A Northwest version of the Serengeti, this little-known 6,500-acre destination in Southwest Washington teems year-round with all manner of flora and fauna. Established as a refuge in 1964, the rehabilitated pasture and farmland consists of an expansive open prairie and seasonal marshland ringed by a cool, lodgepole pine forest, clumps of wispy aspens, and forested foothills. The refuge cradles 40 species of mammals, 10 kinds of reptiles, and seven different amphibian varieties—including the endangered Oregon spotted frog. Bird life is especially rich, with nearly 200 varieties recorded here, many of which nest locally. Visitors commonly spot mallards, northern harriers, western kingbirds, and greater sandhill cranes. (Conboy is home to at least 20 nesting pairs.)
Grab your binoculars and follow the easy Willard Springs Trail on a two- or three-mile safari along the edge of the marsh, up through waving, golden grasslands, and into a screen of ponderosa pines overlooking a pancake-flat meadow. From an elevated observation platform, take in gorgeous views of Mount Adams and scan for members of the resident elk herd (some 300 strong), convoys of wild turkeys, or even a solitary coyote scavenging for a meal. At the southern end of the loop, near the visitor center, poke around inside the historic Whitcomb-Cole Hewn Log House, which dates to the 1890s and is thought to be one of the oldest surviving pioneer-era homes in Klickitat County.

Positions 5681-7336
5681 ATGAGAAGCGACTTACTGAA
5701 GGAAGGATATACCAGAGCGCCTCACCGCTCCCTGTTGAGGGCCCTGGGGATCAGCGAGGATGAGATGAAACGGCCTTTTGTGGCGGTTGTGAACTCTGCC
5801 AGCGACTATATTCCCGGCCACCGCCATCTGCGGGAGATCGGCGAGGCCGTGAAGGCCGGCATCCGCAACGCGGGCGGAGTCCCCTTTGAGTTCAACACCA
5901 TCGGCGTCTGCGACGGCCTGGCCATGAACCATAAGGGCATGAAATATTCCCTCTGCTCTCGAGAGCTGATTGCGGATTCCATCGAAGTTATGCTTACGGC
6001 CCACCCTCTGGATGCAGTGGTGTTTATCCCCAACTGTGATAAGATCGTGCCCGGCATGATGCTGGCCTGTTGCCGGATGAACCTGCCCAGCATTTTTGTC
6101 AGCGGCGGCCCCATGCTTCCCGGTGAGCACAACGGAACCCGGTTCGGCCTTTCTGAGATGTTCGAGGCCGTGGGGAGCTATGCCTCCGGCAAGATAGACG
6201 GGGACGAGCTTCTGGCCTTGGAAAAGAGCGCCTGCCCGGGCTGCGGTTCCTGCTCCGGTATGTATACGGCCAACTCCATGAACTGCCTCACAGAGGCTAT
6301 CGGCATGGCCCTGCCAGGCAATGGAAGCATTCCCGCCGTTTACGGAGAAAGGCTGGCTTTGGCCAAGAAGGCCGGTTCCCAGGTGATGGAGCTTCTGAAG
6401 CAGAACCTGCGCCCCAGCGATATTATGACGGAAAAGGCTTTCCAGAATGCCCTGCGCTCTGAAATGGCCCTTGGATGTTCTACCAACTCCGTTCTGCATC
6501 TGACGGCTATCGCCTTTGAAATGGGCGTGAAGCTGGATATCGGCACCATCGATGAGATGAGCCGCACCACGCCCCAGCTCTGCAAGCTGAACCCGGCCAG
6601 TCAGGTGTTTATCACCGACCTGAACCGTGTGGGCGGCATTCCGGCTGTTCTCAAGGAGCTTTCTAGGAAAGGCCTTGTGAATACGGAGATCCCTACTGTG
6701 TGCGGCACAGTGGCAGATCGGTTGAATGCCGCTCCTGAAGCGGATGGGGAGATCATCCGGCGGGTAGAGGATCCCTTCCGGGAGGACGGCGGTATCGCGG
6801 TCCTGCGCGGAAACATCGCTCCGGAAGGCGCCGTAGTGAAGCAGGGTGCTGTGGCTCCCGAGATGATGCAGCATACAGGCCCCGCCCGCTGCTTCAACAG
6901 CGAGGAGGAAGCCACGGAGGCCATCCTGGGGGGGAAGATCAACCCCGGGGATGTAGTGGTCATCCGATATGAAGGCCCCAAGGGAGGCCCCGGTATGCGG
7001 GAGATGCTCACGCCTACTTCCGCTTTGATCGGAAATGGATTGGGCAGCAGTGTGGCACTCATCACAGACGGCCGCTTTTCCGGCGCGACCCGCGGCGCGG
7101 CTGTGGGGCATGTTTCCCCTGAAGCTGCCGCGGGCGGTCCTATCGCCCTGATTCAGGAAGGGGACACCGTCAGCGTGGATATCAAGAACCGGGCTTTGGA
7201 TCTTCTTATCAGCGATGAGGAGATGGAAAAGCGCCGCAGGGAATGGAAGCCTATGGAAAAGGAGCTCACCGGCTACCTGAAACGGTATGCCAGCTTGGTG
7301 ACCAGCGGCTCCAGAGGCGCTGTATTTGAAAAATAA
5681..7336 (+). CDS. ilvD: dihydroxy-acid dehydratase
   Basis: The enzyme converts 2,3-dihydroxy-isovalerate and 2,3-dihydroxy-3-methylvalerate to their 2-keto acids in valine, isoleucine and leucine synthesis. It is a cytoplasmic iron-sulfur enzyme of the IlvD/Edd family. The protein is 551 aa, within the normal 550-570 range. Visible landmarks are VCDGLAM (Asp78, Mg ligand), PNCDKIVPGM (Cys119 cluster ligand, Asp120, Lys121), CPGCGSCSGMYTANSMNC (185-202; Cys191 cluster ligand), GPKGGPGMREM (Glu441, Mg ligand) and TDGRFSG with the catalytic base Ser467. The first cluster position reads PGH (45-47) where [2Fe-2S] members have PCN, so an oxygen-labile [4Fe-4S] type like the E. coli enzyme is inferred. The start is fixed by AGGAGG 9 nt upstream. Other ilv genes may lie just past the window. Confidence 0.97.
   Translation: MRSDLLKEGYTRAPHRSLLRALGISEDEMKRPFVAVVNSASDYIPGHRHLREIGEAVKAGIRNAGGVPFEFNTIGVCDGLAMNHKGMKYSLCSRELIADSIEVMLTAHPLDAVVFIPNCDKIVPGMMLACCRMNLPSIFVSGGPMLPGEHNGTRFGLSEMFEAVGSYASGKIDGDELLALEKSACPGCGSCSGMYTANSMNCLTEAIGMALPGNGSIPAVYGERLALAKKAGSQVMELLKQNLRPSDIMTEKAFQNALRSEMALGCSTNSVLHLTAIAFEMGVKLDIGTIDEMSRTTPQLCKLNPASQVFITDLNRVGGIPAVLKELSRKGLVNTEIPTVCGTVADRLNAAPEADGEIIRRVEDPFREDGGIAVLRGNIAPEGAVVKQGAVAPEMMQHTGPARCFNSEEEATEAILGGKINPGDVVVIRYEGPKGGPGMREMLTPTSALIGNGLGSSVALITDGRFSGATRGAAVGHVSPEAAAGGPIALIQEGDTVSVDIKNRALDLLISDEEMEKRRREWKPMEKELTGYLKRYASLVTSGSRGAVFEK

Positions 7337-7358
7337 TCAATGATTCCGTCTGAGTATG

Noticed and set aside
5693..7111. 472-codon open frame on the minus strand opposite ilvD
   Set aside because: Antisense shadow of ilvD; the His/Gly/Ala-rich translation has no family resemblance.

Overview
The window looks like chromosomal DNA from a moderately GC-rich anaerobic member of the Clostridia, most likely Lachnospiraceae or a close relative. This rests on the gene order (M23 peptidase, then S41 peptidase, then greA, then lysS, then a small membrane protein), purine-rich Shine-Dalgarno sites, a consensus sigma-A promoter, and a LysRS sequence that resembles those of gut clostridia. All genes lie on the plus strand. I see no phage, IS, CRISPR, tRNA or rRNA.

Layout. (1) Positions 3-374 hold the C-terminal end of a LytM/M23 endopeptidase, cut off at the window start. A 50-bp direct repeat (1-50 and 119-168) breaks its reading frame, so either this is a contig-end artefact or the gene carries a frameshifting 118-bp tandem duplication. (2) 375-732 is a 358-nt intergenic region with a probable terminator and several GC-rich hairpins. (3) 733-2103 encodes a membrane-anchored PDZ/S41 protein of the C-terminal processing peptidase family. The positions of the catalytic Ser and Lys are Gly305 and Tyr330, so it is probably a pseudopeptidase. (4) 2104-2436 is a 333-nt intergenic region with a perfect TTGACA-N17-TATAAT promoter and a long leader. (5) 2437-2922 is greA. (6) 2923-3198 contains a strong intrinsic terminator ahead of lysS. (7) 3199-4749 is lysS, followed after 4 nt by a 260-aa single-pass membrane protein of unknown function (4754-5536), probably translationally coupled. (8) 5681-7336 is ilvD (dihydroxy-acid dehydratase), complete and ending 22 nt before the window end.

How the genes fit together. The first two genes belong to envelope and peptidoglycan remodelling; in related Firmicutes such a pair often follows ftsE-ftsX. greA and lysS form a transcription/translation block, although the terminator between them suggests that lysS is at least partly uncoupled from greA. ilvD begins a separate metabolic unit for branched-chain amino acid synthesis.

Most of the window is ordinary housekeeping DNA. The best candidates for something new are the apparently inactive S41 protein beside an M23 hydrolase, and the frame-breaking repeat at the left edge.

Post-Hike Watering Hole: Carson’s amiable Backwoods Brewing Company is filled with metallic fish artwork, antique logging saws, and lots of locals who know they’re onto a good thing. Aside from plentiful taps, the house specialty is piping-hot pizzas like the margherita, layered with a garlicky red sauce and fresh mozzarella. 509-427-3412